Continental PureContact LS vs Goodyear Assurance MaxLife

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The Continental PureContact LS is a Grand Touring All-Season tire, optimized for comfort and year-round traction, while the Goodyear Assurance MaxLife comes in a Standard Touring All-Season category, where it focuses on fuel efficiency and tread life. Let’s see what else they have to offer.

Goodyear Assurance MaxLife
Both tires were tested on a Toyota RAV4.

Based on my evaluations as a tire engineer, the Continental PureContact LS stands out in wet and winter conditions, and benefits from remarkable ride comfort. In contrast, the Goodyear Assurance MaxLife shines in dry settings, delivering extended tread durability, improved fuel economy, and a quieter driving experience.

Available Sizes

The Goodyear Assurance MaxLife comes in 15 to 20 inches wheels, and all of those sizes have following specs.

  • Speed ratings: H and V.
  • Load ratings: SL and XL.
  • Tread depth range: 11 to 12/32″.
  • Weight range: 20 to 36 lbs.
  • Treadwear warranty: 85k miles.
  • UTQG rating: 820 A B.

On the other side, the Continental PureContact LS comes in 16 to 20 inches rims, with following sizes’ specs.

  • Speed ratings: H and V.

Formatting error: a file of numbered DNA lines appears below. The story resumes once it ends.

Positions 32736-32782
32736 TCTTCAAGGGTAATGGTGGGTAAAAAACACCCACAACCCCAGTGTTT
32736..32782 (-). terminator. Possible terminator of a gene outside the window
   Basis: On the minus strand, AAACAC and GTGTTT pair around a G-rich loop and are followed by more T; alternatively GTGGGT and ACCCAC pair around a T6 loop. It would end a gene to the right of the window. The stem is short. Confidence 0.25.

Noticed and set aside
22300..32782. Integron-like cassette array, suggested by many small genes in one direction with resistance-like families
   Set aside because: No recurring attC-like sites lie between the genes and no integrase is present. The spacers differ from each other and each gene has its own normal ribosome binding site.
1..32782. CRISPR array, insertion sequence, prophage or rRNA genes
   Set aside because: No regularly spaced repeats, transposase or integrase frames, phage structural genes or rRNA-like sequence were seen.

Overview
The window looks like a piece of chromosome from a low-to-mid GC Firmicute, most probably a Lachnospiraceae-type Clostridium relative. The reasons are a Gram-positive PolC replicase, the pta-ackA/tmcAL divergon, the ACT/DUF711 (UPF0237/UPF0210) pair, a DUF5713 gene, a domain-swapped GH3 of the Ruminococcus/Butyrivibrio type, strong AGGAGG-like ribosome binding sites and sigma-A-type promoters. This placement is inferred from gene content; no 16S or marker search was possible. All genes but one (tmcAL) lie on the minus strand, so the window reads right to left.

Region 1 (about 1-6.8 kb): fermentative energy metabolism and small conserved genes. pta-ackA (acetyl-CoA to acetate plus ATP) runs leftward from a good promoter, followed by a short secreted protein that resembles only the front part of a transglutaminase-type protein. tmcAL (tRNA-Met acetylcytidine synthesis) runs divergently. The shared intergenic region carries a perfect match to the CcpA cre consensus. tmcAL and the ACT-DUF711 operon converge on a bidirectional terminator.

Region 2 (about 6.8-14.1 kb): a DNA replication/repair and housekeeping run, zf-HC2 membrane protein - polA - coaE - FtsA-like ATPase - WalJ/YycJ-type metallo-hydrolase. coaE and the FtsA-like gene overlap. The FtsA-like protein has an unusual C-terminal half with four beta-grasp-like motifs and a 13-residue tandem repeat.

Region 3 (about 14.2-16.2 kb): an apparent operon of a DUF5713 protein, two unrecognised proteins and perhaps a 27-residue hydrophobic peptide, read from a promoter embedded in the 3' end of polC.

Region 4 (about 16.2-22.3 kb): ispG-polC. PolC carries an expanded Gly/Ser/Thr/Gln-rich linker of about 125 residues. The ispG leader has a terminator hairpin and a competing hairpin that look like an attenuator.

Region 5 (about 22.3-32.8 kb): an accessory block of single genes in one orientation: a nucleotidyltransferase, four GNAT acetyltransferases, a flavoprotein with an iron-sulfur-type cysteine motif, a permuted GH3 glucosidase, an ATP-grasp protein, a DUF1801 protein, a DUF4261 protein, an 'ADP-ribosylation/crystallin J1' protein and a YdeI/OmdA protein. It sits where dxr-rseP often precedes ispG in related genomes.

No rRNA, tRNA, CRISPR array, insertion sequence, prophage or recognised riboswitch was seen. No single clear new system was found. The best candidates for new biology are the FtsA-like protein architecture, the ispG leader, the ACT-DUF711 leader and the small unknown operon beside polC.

• Load ratings: SL and XL.
  • Tread depth: 10/32″ on all.
  • Weight range: 18 to 32 lbs.
  • Treadwear warranty: 70k miles.
  • UTQG rating: 700 AA.

Inner and Outer Construction

The Assurance MaxLife offers a pretty straight forward symmetric tread structure, with a 5 rib design, with 2 outer shoulder ribs and 3 inner ones.

Goodyear Assurance MaxLife
Goodyear Assurance MaxLife has biters/siping mostly aligned laterally.

The 3 inner ribs make straight longitudinal channels, and have multiple notches and laterally aligned linear siping.

All these ribs including shoulders provide ample maneuvering stability, as they are all backed up reinforced foundations underneath.

Speaking of shoulders, these are also pretty packed up, where their thick lateral grooves act as in-groove notches.

Moreover, you also see “F” shaped siping here, joining up with those lateral voids (and first circumferential grooves).

Internally, the tire comes with a single ply polyester casing and just a single ply nylon cap.

On the other hand, the Continental PureContact LS comes with a totally different asymmetric tread design, which is also more aggressive.

Continental PureContact LS
Continental PureContact LS also comes with DWS markings (explained in tread life section).